Achim Steiner, UNDP Administrator, Remarks at Side Event promoting Universal Health Coverage (UHC)

Sep 18, 2017

More 21st century partnerships that connect the dots between innovators, health systems and patients are critical to the attainment of Universal Health Coverage by 2030. Credit: UNDP.

As prepared for delivery.

It is a great pleasure for me to make a few remarks at this important side event on Universal Health Coverage (UHC).  The 2030 Agenda is a bold action plan of for people, planet and prosperity and an opportunity to leave no one behind as we transform our world.  I would like to speak from the perspective of UNDP on how we, together with our partners, can support the visionary target UN Member States set to achieve UHC. 

Let me start by underscoring the importance of multi-sectoral partnerships as a vehicle to attain UHC. Such partnerships are key in connecting players nationally and globally, across sectors and silos to drive progress on UHC. UNDP has a history of working with WHO and other UN and multilateral partners to address the social, environmental and economic determinants of health. We remain committed to this work and look forward to working even more closely with WHO and other partners to strengthen multi-sectoral partnerships for UHC.

Partnerships are also critical for the development of new medicines, diagnostics and vaccines for TB, malaria and neglected tropical diseases (NTDs). To this end, UNDP is proud to partner with the Government of Japan, the Bill and Melinda Gates Foundation, the Wellcome Trust, and the biomedical industry to support the GHIT Fund which catalyses the development of new health technologies for TB, malaria and NTDs.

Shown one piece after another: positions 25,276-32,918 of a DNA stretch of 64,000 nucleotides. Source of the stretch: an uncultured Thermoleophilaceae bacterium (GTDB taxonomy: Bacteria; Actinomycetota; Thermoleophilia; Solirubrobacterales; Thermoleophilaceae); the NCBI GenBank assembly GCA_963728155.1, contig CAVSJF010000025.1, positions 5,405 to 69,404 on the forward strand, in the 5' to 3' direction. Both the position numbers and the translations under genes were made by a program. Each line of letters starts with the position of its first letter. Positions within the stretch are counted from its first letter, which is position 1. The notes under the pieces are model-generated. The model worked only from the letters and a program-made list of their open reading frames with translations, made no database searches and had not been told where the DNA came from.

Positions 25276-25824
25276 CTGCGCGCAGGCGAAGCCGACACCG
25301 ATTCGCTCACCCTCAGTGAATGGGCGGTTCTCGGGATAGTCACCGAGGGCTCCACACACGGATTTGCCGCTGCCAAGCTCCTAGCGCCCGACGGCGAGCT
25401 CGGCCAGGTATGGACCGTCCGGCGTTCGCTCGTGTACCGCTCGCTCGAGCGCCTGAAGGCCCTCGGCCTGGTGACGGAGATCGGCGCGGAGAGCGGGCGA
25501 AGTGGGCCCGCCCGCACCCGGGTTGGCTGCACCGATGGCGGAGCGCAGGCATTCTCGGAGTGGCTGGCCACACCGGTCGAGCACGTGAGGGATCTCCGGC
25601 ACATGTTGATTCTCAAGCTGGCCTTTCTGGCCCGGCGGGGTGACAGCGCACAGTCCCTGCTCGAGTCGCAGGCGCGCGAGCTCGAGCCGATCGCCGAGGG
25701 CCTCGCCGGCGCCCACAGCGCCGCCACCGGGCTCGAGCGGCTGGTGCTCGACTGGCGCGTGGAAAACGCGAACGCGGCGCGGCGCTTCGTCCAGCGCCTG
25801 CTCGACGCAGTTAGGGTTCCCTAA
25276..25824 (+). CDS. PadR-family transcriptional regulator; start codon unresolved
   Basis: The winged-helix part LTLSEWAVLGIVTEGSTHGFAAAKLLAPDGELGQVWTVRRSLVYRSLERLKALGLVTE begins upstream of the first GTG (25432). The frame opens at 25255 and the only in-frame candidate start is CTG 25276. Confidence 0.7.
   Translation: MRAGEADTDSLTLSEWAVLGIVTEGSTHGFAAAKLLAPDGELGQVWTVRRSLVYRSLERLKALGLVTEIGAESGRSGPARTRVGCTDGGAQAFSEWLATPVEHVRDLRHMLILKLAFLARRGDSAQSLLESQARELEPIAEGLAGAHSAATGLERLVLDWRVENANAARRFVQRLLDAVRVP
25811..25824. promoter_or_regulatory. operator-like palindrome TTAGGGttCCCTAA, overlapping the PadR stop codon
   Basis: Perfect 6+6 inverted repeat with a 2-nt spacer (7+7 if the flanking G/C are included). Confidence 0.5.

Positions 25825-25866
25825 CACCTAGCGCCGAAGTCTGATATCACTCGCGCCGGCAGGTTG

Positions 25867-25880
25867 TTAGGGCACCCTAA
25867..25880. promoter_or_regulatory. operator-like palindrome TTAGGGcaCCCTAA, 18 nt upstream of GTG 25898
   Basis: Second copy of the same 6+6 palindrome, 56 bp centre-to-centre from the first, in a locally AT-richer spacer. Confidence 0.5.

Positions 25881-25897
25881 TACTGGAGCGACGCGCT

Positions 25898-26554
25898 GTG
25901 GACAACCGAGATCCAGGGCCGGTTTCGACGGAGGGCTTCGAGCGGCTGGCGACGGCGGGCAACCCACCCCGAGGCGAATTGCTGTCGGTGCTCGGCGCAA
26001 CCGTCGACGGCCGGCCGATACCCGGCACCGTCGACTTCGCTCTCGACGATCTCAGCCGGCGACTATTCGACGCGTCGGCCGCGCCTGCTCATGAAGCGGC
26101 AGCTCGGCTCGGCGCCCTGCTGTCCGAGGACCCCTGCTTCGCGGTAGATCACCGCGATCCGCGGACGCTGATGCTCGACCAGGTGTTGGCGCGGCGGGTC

While health technology innovation is critical, this alone will not allow countries to achieve UHC. Additional capacities and policies are needed to effectively deliver essential health technologies to the people in need. The UNDP-led Access and Delivery Partnership (ADP) which brings together the WHO-hosted Special Programme for Research and Training in Tropical Diseases and PATH, an international NGO, makes it possible to strengthen the policies and capacities of low- and middle-income countries institutions so that patients in need receive new health technologies as quickly as possible. 

The investment by the Government of Japan in both the GHIT Fund and ADP is visionary because it bridges the innovation and access gap. More 21st century partnerships that connect the dots between innovators, health systems and patients are critical to the attainment of UHC by 2030 and UNDP stands ready work with WHO and other partners on this important objective.

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